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Wednesday, 9 May 2012
Page: 4237


Mr GARRETT (Kingsford SmithMinister for School Education, Early Childhood and Youth) (09:02): I move:

That this bill be now read a second time.

I rise to speak on the Malabar Headland Protection Bill 2012. The bill sets out provisions for the protection of the Malabar Headland in New South Wales, following the progressive transfer of its ownership from the Commonwealth government to the New South Wales government.

The bill has been created to prohibit the development of the site and to ensure the protection of the environmental, heritage and cultural features. This will ensure this unique site is conserved in perpetuity for the people of New South Wales.

Malabar Headland is located in the Eastern Suburbs of Sydney between Maroubra Bay and Long Bay. It is an important asset not only to the local Malabar and Maroubra communities but to all people of New South Wales.

The 177-hectare site has been used for several purposes since European settlement from farming and recreational shooting to military use as a training facility, and a base and defensive position during World War II. It was also used for sandmining and then landfill operations.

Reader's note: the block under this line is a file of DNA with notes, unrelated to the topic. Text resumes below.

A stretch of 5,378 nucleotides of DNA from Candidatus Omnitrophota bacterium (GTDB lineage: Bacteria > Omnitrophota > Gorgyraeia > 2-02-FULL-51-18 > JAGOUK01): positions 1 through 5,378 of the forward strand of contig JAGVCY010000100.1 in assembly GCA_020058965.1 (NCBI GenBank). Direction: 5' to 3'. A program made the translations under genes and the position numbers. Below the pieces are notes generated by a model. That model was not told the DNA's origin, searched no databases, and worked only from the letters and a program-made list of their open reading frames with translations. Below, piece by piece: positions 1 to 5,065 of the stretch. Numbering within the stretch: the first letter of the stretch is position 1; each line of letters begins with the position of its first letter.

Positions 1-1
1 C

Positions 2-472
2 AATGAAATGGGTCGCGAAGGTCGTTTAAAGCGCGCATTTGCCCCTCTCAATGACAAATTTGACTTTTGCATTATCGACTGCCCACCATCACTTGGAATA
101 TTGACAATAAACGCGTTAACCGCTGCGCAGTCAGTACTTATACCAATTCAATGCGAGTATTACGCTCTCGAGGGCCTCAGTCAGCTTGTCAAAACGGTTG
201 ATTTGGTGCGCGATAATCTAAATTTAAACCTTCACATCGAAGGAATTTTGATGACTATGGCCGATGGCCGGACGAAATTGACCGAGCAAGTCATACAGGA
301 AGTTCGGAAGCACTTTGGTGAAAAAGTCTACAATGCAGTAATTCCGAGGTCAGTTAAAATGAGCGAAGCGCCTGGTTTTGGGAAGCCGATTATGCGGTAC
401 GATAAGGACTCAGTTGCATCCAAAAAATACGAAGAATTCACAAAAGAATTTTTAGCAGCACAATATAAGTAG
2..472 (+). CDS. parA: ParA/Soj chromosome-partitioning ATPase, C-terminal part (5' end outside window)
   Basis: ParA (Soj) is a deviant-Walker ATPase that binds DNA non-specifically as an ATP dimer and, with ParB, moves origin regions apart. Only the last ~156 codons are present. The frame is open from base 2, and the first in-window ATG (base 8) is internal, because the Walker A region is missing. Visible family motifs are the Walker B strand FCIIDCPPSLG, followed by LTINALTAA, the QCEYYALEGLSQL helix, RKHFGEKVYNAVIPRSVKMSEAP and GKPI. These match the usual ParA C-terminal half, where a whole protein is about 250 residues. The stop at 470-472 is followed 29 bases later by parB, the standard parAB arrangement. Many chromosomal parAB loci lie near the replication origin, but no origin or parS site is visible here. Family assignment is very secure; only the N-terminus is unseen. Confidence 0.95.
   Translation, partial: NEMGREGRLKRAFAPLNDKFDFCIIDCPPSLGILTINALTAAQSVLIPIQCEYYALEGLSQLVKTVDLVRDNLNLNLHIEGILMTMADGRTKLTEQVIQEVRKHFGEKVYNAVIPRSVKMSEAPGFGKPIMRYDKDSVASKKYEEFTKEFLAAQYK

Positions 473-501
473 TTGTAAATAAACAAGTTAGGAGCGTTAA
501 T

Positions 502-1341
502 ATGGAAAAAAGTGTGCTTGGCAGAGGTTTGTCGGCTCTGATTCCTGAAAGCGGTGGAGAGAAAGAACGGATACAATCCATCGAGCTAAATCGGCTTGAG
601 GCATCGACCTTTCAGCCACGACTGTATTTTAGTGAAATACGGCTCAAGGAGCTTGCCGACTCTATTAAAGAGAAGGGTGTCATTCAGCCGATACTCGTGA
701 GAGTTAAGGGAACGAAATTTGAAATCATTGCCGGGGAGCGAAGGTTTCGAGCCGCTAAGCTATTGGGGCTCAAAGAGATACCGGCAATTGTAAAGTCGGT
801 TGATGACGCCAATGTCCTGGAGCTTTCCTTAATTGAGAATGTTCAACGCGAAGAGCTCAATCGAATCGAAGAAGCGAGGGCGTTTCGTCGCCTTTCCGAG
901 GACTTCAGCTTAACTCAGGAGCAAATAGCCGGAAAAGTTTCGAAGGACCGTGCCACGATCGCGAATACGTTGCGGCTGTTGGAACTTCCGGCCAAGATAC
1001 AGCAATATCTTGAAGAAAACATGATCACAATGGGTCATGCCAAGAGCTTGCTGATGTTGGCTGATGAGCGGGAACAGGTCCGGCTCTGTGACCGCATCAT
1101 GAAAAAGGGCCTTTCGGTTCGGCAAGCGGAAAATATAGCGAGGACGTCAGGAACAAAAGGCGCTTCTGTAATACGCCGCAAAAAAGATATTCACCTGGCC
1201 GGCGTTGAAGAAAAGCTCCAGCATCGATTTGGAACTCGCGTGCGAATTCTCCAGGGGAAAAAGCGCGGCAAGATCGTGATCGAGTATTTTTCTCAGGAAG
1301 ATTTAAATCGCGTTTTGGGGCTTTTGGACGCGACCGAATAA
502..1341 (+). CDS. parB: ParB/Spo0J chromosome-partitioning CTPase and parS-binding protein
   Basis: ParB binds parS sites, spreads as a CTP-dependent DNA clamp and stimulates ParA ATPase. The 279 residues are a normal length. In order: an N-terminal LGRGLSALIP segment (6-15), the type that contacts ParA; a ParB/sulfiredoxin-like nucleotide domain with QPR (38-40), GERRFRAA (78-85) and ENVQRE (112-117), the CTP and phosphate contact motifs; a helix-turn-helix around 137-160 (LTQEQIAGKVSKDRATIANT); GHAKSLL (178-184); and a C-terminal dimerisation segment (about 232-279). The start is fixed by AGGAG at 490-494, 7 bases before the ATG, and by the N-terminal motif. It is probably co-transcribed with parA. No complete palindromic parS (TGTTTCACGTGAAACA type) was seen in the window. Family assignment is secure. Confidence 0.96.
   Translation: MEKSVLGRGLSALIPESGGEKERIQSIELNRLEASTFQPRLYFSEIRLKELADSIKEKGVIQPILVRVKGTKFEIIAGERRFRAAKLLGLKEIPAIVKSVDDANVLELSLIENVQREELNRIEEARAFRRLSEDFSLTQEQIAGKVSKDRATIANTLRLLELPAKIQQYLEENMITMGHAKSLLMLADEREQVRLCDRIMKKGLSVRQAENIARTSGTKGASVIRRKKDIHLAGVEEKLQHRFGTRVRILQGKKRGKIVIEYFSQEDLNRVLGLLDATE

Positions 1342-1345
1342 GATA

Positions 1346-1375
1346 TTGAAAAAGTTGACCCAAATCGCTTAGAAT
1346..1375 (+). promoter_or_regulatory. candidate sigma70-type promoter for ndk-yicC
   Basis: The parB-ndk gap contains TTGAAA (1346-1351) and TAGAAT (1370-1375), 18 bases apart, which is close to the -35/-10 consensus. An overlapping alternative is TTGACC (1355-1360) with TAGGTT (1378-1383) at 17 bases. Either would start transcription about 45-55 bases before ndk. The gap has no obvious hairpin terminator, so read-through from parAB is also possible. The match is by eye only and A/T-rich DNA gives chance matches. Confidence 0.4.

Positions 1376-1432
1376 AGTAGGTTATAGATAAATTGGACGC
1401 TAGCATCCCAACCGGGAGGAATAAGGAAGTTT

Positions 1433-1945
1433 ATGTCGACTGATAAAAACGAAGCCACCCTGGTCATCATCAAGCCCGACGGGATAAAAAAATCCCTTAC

Malabar Headland is a historic site with important natural and heritage values, including World War II structures and endangered ecosystems such as the Eastern Suburbs Banksia Scrub. The site holds several heritage listings for its natural, cultural, historic and landscape values. It is listed on the Commonwealth Heritage List and the New South Wales State Heritage Register. Its importance is also recognised in the Randwick Local Environmental Plan as it is registered as a Heritage Conservation Area.